We knew of Malham Cove from a scene in the seventh Harry Potter film, but I didn’t really know what to expect. The only thing I could think to seriously compare it to is skin. The grey, cracked limestone seems uncannily human-like, as the lines and wrinkles on the skin of your knuckles, perhaps. And this seems to be decoration on the top of a cliff, like dried icing on a cake. Some of the rocks wobbled as I stood on them, so I refused to allow Dan to stand too close to the edge, even though he is a grown man. I wondered just how many people manage to injure themselves.
The views across the village were some of the most beautiful I had ever seen. The blue body of water weaves its way through fields and forests, the bright blades of grass complement it perfectly. Crows call to one another as they soar along the edge of the cove. I didn’t see any peregrines: perhaps they were busy nesting.
As the wind picked up and the temperature dropped, we decided to make the next step on our Malham Cove walk. We made our way to the eastern side of the cove and started our descent to Gordale Scar. To reach it, we had to ramble through a number of fields, climbing wooden structures, crossing roads and watching for cow dung. It might be a little challenging for a dog walker – we’d definitely have to carry Ted over. I thought, instead of a pair of black leggings and walking boots, I should be wearing an ankle length, woollen, plaid dress and a bonnet. A sense of nostalgia for something I had never experienced washed over me and I savoured it.
The journey to Gordale Scar took us about 40 minutes of meandering through hills and valleys, passing fields of sheep. One ram had managed to escape and we found him lost in a valley. He was the first of many we would encounter in the Yorkshire Dales!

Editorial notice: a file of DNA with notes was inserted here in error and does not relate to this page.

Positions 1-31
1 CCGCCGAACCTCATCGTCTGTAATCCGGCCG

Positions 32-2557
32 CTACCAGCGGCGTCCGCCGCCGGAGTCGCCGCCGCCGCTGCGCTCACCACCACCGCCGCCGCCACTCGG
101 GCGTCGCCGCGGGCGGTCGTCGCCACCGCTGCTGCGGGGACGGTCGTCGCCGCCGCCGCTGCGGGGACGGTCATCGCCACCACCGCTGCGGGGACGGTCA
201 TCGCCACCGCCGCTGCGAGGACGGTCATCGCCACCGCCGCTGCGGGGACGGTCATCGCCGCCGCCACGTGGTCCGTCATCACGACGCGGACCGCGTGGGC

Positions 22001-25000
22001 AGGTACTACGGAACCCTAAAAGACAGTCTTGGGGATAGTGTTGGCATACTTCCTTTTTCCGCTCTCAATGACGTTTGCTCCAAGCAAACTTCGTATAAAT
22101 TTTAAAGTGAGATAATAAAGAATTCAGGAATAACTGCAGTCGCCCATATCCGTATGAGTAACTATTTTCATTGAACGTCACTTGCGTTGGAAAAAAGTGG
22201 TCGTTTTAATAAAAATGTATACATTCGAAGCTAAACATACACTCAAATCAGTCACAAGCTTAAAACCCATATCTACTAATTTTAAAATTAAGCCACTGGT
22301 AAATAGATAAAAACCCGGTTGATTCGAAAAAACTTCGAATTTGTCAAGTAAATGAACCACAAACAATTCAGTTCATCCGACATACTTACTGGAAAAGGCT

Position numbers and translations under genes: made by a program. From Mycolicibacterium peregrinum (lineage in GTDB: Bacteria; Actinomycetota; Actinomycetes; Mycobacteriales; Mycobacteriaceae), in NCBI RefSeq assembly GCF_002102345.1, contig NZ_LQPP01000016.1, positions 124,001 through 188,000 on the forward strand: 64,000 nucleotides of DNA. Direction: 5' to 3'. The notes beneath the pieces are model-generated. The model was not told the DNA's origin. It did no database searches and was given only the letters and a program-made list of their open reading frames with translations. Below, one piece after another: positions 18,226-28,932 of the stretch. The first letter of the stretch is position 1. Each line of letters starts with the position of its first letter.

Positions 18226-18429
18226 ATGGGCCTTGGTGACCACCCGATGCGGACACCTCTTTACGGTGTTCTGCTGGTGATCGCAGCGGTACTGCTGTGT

On reaching the Gordale Scar campsite, we followed Gordale Beck on our left side towards the Scar. The sound of crashing water became louder as we approached, but the scar is hidden behind a wall of rock on the right. At the end of the path, the temperature dropped a few degrees and I had to put my jacket back on, while I looked in horror at the family climbing in the waterfall itself.
Though magnificent, Gordale Scar was somewhat forgettable. Why? The next stage of the Malham Cove walking route is Janet’s Foss. As we descended the steps towards, I thought I could be walking into Shakespeare’s enchanted forest of A Midsummer Night’s Dream.
By the pool and waterfall, the scent of wild garlic is just noticeable, but also surprisingly pleasant. In contrast to the cold, biting waters of Gordale Scar, Janet’s Foss seems to subvert nature. Suddenly, in the middle of a forest, it was hot, and all I wanted to do was jump in the pool to refresh. I wasn’t the only one with that idea. A group of men in their late teens were having a dip. Legend has it, a fairy queen lived near the foss, which certainly explains the mystical atmosphere surrounding the area.
Then, we continued along Gordale Beck, back towards Malham. We listened to the rush of water beside us and the zealous chirp of birds, smelling the wild garlic wafting on the breeze, destined for dinner in the Lister Arms, surrounded by locals and their dogs, then bed!
Next stop: Ingleton – Mountains and more waterfalls!
Disclaimer: We actually visited Malham in the spring and the remaining locations in the Yorkshire Dales in the summer. Had we not already been, it would have been the logical beginning to a trip round the Dales.